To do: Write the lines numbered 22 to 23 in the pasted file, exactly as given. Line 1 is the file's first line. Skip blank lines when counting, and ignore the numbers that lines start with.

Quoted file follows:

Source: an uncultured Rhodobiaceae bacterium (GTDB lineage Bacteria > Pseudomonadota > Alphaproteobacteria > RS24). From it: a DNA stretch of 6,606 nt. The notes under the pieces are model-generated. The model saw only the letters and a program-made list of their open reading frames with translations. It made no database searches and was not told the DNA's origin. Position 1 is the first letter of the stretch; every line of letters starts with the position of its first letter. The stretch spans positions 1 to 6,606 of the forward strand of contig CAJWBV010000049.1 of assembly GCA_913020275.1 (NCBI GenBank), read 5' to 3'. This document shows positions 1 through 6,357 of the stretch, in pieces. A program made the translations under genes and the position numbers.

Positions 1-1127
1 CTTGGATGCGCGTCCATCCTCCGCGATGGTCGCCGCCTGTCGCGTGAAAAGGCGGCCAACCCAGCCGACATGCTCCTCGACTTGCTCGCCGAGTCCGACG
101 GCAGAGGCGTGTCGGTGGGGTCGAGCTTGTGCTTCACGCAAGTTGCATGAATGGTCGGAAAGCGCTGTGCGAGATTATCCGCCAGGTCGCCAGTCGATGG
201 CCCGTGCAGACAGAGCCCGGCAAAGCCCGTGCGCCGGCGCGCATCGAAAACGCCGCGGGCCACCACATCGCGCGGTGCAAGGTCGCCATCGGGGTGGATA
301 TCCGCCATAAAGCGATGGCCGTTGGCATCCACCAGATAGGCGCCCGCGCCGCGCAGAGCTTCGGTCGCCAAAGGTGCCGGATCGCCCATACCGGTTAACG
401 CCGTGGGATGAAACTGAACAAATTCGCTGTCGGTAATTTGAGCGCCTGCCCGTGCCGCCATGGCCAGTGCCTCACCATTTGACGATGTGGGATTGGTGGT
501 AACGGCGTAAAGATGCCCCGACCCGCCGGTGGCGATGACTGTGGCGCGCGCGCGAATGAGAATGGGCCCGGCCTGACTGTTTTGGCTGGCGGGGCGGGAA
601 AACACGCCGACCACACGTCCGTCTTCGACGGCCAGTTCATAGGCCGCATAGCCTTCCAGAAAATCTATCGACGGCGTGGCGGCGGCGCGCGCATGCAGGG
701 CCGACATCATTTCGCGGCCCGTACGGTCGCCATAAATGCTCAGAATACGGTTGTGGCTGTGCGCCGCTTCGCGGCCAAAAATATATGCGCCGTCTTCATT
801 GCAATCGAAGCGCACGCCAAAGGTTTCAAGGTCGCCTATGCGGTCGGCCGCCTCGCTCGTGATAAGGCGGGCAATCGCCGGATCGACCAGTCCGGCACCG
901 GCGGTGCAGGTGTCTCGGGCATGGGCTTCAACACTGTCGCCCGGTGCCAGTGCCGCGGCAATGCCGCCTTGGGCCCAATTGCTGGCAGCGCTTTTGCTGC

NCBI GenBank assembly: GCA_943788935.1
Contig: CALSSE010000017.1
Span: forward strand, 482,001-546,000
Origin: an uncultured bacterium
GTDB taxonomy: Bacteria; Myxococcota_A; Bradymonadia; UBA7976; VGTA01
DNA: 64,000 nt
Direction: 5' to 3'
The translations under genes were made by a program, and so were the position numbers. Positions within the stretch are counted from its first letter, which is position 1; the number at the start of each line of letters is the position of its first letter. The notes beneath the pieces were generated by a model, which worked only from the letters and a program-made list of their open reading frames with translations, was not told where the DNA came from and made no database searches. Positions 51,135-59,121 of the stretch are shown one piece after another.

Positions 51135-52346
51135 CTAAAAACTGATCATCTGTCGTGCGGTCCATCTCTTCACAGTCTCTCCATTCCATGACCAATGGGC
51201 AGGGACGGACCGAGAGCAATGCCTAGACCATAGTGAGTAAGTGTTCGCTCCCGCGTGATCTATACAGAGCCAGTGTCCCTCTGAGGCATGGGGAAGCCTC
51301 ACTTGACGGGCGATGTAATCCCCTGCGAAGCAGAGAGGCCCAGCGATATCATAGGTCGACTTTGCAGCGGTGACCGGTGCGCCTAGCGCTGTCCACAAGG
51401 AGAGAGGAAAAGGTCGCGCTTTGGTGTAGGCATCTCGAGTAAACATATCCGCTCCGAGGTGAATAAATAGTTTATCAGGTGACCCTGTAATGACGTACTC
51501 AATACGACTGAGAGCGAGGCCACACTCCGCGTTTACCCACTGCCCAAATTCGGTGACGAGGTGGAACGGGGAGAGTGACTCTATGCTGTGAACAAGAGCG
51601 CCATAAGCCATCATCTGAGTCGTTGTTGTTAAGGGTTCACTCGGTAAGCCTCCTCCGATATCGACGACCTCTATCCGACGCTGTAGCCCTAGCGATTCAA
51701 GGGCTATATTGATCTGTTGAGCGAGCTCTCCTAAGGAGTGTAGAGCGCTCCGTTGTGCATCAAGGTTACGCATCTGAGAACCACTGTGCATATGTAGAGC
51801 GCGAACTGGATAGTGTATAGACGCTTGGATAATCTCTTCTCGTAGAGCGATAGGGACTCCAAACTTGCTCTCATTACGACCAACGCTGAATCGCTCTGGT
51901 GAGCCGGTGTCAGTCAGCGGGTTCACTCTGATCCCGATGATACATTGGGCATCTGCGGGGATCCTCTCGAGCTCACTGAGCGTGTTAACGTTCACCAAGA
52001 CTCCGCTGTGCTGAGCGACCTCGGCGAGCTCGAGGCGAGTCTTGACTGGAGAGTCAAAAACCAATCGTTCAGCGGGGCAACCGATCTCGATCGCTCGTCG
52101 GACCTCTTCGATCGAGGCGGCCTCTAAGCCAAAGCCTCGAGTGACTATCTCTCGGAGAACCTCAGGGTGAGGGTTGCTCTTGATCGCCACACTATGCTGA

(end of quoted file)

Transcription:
51135 CTAAAAACTGATCATCTGTCGTGCGGTCCATCTCTTCACAGTCTCTCCATTCCATGACCAATGGGC
51201 AGGGACGGACCGAGAGCAATGCCTAGACCATAGTGAGTAAGTGTTCGCTCCCGCGTGATCTATACAGAGCCAGTGTCCCTCTGAGGCATGGGGAAGCCTC